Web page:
April 25, 2008

Renewable energy in Bangladesh

The power crisis is acute as frequent power outages hamper the livelihoods. Big power stations are much capital intensive and time consuming to build. So Bangladeshis are not getting bailed out of the situation anytime soon.

From this Newsweek article you can see how grass-roots movement are generating power in local towns and basements and being independent of the energy industries:
In the late 1990s, the town of Freiamt in Germany's Black Forest decided to take the fight against global warming into its own hands. Three hundred of the town's 4,300 residents chipped in to buy the four 80-meter-tall Enercon wind turbines that now top the surrounding hills, generating 1.8 megawatts each. An additional 270 families put solar collectors on their roofs to heat water and power their homes. Three businesses—two sawmills and a bakery—whose land abuts a gurgling stream have installed old-fashioned water wheels, each providing an additional 15 kilowatts.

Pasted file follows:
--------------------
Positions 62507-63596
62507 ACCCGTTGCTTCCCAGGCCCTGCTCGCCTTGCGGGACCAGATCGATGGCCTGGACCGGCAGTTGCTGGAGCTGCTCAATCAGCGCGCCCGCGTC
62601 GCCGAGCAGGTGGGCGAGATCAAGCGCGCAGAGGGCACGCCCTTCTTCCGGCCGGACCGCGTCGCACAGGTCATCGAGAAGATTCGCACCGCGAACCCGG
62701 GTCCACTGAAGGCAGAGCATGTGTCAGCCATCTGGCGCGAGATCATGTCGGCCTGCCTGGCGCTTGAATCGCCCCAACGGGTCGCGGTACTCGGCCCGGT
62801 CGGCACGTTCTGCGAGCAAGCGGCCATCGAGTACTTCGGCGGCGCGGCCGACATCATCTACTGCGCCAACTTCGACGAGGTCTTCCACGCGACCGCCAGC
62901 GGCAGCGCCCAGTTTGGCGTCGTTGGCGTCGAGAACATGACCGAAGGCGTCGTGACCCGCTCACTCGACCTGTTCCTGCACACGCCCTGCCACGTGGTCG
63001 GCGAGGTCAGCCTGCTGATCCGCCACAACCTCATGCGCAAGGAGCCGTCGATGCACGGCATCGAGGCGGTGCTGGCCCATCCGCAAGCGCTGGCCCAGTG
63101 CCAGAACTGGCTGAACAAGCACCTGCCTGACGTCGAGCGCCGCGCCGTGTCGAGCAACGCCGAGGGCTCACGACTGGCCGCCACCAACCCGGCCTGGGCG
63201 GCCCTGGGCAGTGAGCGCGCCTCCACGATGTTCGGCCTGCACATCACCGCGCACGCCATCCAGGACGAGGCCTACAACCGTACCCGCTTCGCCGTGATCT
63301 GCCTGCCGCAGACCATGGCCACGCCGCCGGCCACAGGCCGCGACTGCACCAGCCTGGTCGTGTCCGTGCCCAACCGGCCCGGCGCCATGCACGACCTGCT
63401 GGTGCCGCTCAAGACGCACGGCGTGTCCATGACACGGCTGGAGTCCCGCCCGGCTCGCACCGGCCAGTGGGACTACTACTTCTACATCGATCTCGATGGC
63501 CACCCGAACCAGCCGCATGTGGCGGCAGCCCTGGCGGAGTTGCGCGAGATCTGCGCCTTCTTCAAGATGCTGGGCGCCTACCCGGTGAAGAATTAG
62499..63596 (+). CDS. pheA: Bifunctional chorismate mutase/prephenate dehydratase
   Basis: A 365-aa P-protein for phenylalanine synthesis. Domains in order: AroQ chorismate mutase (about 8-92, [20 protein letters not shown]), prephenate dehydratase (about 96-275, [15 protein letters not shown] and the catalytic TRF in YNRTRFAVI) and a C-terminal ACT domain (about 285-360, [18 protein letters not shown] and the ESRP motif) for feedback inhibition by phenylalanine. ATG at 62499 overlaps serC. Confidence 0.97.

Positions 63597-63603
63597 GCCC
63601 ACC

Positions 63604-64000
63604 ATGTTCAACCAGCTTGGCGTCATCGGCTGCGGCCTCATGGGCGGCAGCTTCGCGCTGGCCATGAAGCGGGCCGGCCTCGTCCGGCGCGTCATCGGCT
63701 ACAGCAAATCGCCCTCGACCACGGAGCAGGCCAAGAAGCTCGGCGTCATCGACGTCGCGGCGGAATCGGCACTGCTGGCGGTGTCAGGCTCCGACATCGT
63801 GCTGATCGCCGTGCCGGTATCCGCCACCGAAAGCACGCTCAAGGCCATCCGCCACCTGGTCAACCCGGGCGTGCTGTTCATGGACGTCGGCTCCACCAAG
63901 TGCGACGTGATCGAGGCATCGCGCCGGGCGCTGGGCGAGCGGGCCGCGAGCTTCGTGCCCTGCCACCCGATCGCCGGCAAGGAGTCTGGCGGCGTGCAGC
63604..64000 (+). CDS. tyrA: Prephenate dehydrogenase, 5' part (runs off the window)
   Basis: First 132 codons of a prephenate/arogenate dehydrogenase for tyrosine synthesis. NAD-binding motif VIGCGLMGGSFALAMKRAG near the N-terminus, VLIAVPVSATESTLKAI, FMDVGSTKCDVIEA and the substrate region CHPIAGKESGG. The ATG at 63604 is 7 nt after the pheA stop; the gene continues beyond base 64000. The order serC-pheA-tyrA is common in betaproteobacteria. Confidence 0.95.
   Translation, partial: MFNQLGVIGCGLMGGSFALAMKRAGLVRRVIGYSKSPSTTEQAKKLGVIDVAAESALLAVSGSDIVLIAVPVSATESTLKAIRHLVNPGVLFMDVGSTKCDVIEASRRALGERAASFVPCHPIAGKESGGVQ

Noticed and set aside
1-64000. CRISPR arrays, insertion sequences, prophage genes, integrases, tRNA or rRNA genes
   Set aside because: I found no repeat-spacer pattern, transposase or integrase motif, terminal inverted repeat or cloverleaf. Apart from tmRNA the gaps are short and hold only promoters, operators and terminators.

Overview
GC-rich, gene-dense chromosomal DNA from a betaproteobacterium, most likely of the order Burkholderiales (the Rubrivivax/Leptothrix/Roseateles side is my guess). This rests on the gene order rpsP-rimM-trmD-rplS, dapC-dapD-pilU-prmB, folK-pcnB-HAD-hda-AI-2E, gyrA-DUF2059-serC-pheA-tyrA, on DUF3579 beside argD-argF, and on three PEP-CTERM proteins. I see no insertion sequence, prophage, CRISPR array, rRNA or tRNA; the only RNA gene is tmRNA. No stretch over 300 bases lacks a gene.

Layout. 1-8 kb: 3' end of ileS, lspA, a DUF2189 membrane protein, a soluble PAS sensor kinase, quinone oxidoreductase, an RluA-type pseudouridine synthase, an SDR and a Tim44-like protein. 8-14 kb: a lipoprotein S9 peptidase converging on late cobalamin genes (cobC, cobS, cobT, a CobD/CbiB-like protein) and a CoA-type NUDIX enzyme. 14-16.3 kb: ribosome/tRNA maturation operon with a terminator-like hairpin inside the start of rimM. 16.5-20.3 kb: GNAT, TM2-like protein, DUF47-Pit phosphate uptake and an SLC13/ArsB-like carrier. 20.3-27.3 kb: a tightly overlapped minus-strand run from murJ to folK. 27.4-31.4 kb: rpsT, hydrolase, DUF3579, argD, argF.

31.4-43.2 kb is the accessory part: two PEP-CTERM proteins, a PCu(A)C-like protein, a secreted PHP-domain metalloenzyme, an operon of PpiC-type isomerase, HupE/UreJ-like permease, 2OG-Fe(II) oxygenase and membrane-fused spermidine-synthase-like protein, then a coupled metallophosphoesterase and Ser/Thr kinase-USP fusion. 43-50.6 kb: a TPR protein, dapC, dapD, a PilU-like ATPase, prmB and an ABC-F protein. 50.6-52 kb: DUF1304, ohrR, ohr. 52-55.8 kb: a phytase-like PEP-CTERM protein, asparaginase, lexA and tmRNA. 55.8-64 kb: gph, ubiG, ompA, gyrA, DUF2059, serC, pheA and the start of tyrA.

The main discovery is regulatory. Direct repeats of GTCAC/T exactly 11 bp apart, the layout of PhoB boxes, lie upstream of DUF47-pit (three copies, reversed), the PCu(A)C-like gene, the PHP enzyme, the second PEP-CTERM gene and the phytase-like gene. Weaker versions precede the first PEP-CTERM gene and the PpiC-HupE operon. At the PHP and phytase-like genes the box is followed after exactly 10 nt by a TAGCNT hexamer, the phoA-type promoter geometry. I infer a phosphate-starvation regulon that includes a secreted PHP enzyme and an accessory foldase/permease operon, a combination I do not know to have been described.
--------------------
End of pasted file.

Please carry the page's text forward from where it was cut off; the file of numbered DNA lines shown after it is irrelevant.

These wind turbines can be seen in many places in the developed countries.

Have you seen any wind turbine in Bangladesh?


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